Charges following Calgary weekend rally rare according to criminal expert

Pro-Israeli and pro-Palestinian protests are pictured outside Calgary City Hall on Nov. 5, 2023. Calgary police have charged one man with causing a disturbance and a hate motivation has been applied after police said the man used an "anti-Semitic phrase.". Global News

Editor’s Note: Wesam Cooley’s lawyer confirmed to The Canadian Press on Nov. 17 that the charge against his client had been stayed.

Calgary police say that during a rally on Sunday a man took to the stage to speak to the large crowd in attendance and that he repeatedly used an antisemitic phrase while encouraging the crowd to follow along.

After consultation with the Calgary Police Service hate crimes coordinator, the man was charged with causing a disturbance and hate motivation has been applied to the charge.

On Tuesday, police announced Wesam Cooley was charged following the Sunday protests supporting Israel and Palestinians.

The phrase in question has been used in pro-Palestinian circles and political movements since the establishment of the modern state of Israel.

The Calgary Jewish Federation is thanking the Calgary Police Service for “taking swift action against the protester who was publicly inciting hate.”

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“This arrest will hopefully set a precedent not only in Calgary but in other cities,” reads a statement from the Calgary Jewish Federation. “There has been an alarming increase around the use of known antisemitic phrases, and it is important that they are being called out as hate speech and prosecuted as such.”

A national Muslim organization said it was following Cooley’s arrest and charge with “great concern.”

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“Our initial review of the facts suggests a grave overreach of Calgary police in this instance,” the National Council of Canadian Muslims said. “To be clear, non-violent and peaceful protests about Palestinian human rights should never be criminalized.”

The group will be retaining legal counsel to ensure that the individual has a right to a fair trial.

Mount Royal University justice studies professor Doug King said causing a disturbance is a relatively infrequent charge, especially combined with hate motivation.

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Jewish and Palestinian community members in Alberta worried about Israel violence

“I’ve never heard it being used as in this environment, in terms of hate motivation as a factor,” King said on Thursday.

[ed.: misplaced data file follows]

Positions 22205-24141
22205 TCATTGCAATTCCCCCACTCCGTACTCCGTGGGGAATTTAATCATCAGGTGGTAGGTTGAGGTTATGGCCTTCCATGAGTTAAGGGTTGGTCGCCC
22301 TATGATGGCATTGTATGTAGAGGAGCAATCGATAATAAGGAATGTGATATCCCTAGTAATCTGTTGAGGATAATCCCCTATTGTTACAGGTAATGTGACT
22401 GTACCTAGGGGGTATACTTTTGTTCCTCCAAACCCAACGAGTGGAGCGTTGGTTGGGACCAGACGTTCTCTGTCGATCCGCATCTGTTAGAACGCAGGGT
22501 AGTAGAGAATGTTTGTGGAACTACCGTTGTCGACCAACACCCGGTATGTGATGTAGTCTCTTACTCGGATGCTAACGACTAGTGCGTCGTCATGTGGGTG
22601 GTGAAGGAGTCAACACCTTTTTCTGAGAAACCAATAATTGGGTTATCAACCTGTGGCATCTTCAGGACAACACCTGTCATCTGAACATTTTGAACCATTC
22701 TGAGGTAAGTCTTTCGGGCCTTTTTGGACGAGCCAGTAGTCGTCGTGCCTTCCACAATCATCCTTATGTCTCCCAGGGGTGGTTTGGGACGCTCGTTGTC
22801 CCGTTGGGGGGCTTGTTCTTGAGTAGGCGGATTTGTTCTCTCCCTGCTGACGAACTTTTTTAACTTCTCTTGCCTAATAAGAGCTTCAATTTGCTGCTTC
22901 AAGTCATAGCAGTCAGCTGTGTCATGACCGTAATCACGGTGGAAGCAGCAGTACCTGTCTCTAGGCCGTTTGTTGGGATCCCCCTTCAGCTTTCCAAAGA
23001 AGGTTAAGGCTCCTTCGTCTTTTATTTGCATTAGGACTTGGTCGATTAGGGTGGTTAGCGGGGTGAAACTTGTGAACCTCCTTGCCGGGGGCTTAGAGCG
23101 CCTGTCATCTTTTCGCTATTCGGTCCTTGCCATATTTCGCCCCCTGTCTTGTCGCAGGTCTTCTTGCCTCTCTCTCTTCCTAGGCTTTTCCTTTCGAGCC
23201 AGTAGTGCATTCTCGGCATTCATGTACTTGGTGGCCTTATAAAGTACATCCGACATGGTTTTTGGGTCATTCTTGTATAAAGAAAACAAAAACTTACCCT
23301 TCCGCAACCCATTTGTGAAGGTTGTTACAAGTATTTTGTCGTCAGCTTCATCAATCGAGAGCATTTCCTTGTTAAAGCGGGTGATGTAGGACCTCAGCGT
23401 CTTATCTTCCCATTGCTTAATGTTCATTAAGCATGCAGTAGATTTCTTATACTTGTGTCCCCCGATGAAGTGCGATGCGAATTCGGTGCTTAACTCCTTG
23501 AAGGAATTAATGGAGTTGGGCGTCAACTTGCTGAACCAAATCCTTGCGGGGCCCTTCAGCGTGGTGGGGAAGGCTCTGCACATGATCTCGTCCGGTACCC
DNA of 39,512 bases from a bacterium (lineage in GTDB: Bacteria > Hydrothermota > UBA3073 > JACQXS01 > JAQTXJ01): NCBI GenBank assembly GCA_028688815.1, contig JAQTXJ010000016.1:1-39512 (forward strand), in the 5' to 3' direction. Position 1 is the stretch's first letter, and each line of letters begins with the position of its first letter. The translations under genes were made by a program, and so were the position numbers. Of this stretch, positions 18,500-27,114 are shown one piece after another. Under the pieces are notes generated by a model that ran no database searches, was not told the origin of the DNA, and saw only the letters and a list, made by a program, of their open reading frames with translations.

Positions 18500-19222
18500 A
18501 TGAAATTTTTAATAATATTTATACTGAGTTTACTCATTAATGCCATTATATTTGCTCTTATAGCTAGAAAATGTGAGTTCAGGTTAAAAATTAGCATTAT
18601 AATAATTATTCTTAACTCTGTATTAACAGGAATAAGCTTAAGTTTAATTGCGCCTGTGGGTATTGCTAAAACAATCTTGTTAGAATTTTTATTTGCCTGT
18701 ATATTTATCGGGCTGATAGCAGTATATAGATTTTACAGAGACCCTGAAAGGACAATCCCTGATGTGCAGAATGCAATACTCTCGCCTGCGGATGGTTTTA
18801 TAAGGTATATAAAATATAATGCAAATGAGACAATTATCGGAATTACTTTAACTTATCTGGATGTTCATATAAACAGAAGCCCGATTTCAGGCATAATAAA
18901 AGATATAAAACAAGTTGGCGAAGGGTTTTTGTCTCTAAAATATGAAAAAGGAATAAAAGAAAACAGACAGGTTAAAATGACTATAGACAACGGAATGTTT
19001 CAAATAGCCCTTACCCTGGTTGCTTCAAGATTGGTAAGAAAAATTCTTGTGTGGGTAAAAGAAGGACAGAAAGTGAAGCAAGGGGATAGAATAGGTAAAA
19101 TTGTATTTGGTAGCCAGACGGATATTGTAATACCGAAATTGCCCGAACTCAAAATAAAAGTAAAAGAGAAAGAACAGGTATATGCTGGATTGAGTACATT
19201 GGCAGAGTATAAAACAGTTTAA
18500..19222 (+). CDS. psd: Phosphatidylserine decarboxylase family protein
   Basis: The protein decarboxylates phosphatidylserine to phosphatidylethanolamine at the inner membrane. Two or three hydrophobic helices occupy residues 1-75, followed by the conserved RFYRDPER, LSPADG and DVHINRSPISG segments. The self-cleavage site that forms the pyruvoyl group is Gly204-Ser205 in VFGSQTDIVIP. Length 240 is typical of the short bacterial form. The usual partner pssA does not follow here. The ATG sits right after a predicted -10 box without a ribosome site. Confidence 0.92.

One local activist said Calgary’s Muslim community has been affected by the charges.

“This arrest and the subsequent charges sends a foreboding message to our community,” said Calgary activist Saima Jamal. “To label this as an offensive or antisemitic act is a grave misjudgment that only serves to deepen divisions and stifle necessary conversations.”

Jamal is asking Calgary Police to consider the gravity of this situation and drop all charges

“We cannot allow others to define for us what our words mean,” Jamal said.

In a statement clarifying the charges, CPS reiterated they “police behaviour and not beliefs” and officers are mandated with the safety of protesters, the public and police.

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“The circumstances and full context of the behaviour of the individual involved was considered in laying the charge of causing a disturbance and in applying hate motivation to that charge. The behaviour that led to charges was considered in the context of the specific situation, all of which is broader than a single phrase, gesture, sign or symbol in isolation.”

Urge Amazon to Pull Products Featuring Genocidal Slogans

Last week B’nai Brith said online websites were facilitating the sale of products in Canada that contain antisemitic slogans.

The group said since the attack on Israel, vendors on the site have increasingly advertised merchandise with the phrase it claims is a “a favorite slogan of Hamas, calling for the ethnic cleansing and genocide of the Jewish people.”

“Ultimately the question is, is it responsible for a company to be profiting off merchandise that is traumatizing people who have witnessed unimaginable violence against family, friends and community? It seems pretty hard to justify,” said Christie Stephenson, executive director of the Peter P. Dhillon Centre for Business Ethics at UBC Sauder School of Business.

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King said he doesn’t think it’s all about the phrase the man arrested in Calgary was saying.

“I think it is the impact on the crowd and how people who were part of the rally started to feel,” he said. “There’s going to have to be some kind of explanation by the Crown as to why they believe this to be antisemitic. The phrase, from my interpretation, could be interpreted as antisemitic, but you’re going to have to prove that in a court of law. You can’t take it as a given.”

Cooley will next appear in court on Dec. 12.

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